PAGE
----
Auxin has been identified as an important regulator of carotenoid biosynthesis during ripening of climacteric tomato fruits. Ripening in tomato is associated with the degradation of chlorophyll and the shift of xanthophylls to carotenes (β-carotene and lycopene) (Fraser et al., 1994). IAA appears to delay tomato ripening by repressing ethylene and several upstream carotenoid transcripts including Psy, Ziso, Pds, Critiso as well as Chlases 1–3 and, on the other hand, promoting the accumulation of β-Lyc1 and Crtr-β1 transcripts, resulting in higher contents of xanthophylls and chlorophyll a (Su et al., 2015). In addition, in some non-climacteric fruits such as cherry and grape berries auxin also seems to modulate anthocyanin biosynthesis and thereby control fruit ripening processes. Teribia et al. (2016) reported a negative correlation between IAA and anthocyanin contents indicating that anthocyanin accumulation starts when IAA contents decrease. Moreover, the application of the synthetic auxin-like compound benzothiazole-2-oxyacetic acid (BTOA) delayed the up-regulation of genes that promote enzymes of the anthocyanin biosynthesis such as chalcone synthase and UDP-glucose:flavonoid 3-O-glucosyltransferase in grape berries (Davies et al., 1997).
Pre- and post-harvest treatments with salicylates, including SA and its derivatives ASA and MeSA, have been reported to regulate bioactive compounds accumulation leading to improved antioxidant activity in both climacteric and non-climacteric fruits. Several fruits such as plum, cherry and apricots are known to have a short life with a rapid deterioration in quality after harvest. Therefore, there is a constant search of treatments that improve and maintain fruit quality, and especially the content of bioactive compounds with beneficial health effects. Treatments of plums with SA, ASA, and MeSA resulted in significant higher contents of ascorbic acid, anthocyanins and phenolic compounds both at harvest and after prolonged cold storage (40 days at 4°C; Martínez-Esplá et al., 2017). Similar results could be observed for preharvest treatments with SA, ASA, and MeSA in sweet cherries (Giménez et al., 2014, 2015, 2017). Furthermore, post-harvest treatment with SA, ASA, or MeSA maintained total phenolic contents as well as anthocyanin contents during cold storage in pomegranate (Sayyari et al., 2011), sweet cherry (Valero et al., 2011), cornelian cherry (Dokhanieh et al., 2013), and apricot (Wang et al., 2015). These results suggest that salicylates may be involved in the activation of phenylalanine ammonia lyase, which is the main enzyme involved in the biosynthesic pathway of phenolic compounds (Martínez-Esplá et al., 2017).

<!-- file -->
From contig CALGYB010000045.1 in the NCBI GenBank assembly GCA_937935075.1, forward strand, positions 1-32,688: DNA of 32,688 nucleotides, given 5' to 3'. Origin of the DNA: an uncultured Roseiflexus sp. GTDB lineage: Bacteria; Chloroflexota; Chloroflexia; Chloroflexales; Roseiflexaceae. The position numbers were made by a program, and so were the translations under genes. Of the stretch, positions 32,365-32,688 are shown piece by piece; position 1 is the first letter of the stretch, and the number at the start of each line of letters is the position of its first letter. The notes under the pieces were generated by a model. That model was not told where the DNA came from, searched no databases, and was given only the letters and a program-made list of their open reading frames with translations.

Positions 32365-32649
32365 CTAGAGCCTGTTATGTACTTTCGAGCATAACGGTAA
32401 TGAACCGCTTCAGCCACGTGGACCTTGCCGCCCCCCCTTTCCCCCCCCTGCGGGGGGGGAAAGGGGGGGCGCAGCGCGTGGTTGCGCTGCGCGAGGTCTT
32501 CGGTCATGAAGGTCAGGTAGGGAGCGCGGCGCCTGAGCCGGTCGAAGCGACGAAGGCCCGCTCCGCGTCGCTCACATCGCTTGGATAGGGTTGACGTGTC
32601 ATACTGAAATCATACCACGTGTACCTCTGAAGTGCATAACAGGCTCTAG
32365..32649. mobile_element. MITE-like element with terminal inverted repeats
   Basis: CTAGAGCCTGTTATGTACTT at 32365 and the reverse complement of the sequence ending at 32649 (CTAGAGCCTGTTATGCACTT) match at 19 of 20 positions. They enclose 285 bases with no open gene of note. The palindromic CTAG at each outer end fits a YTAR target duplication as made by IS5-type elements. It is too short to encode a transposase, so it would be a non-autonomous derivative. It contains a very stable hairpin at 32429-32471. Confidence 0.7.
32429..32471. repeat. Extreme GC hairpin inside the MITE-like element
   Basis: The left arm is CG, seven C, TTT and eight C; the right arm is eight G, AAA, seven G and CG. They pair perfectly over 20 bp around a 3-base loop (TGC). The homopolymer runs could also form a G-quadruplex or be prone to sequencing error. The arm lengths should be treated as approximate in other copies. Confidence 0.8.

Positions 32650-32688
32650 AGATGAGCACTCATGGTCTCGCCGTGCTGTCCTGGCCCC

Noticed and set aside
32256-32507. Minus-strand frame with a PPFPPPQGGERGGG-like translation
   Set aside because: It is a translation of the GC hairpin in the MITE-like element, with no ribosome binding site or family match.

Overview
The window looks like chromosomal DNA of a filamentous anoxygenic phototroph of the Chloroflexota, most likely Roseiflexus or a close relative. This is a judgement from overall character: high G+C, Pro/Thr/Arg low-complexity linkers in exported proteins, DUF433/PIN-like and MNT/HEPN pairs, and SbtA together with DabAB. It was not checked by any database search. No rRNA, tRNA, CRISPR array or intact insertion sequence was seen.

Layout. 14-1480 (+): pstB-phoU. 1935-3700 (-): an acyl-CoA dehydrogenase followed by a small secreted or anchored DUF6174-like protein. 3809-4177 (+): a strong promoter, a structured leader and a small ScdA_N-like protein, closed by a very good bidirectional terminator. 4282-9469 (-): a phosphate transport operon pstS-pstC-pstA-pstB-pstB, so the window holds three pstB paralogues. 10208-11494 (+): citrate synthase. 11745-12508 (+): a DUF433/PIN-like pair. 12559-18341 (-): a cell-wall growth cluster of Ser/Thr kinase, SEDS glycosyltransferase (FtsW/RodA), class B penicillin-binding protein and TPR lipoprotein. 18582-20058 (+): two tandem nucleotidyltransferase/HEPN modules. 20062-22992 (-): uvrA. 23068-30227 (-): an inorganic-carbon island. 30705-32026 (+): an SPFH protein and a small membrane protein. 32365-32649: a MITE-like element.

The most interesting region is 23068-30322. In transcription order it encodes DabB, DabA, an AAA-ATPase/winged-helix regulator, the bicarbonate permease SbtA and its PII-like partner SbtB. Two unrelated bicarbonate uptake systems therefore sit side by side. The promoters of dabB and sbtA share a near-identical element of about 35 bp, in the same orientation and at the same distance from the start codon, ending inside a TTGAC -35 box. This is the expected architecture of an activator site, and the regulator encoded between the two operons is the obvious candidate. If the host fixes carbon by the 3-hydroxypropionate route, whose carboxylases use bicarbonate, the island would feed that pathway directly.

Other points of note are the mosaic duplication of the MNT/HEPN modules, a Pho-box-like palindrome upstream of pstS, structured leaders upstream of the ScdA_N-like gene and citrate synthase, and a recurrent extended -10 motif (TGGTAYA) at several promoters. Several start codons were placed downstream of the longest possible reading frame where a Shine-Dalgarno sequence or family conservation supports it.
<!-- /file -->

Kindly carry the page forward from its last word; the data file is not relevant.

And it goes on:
Recently, melatonin has been shown to regulate fruit ripening and modulate bioactive compounds. Post-harvest treatments with melatonin in peach fruits increased chilling tolerance by activating antioxidant systems. Chilling injury occurs in peach fruits during low temperature storage (between 2 and 7.6°C) characterized by flesh browning, abnormal ripening and higher sensitivity to decay (Lurie and Crisosto, 2005). Cao et al. (2018) reported that peaches treated with melatonin showed higher transcript abundance of ascorbic acid biosynthesis genes PpGME, PpGPP, and PpGLDH at seventh and PpGMPH at the 21st and 28th day of storage compared to control resulting in increased ascorbic acid contents. Moreover, melatonin induced increases in activities of G6PDH, SKDH and PAL, which are the essential enzymes for phenolic compounds biosynthesis. The authors suggest that melatonin treatment protects peach fruit to a certain degree from chilling injury by specifically activating the biosynthesis of phenolic compounds (Gao et al., 2018). Additionally, a label-free differential proteomics analysis revealed the effect of melatonin on promoting fruit ripening and anthocyanin accumulation upon post-harvest in tomato fruits (Sun et al., 2016). The authors reported that exogenous melatonin increased eight enzymes related to the anthocyanin pathway including inter alia flavonol-3-hydroxylase, flavanone 3 beta-hydroxylase, anthocyanidin synthase/leucoanthocyanidin dioxygenase, and anthocyanidin 3-O-glucosyltransferase. Moreover, post-harvest treatment with melatonin increased total phenols and anthocyanins in strawberry fruits (Aghdam and Fard, 2016), and delayed loss of total phenols, flavonoids and anthocyanins in litchi fruits (Zhang et al., 2018). Treatments with melatonin increased the contents of phenols, anthocyanins and flavonoids in grape berries (Xu et al., 2017). Additionally, melatonin has been reported to enhance lycopene accumulation and ethylene production in tomatoes, suggesting that melatonin may increase the content of lycopene by impacting ethylene biosynthesis and signaling (Sun et al., 2015). The participation of ethylene in the melatonin-induced regulation of bioactive compounds has also been observed in grape berries, where double block treatment of ethylene showed reduced effects of melatonin on polyphenol contents (Xu et al., 2017).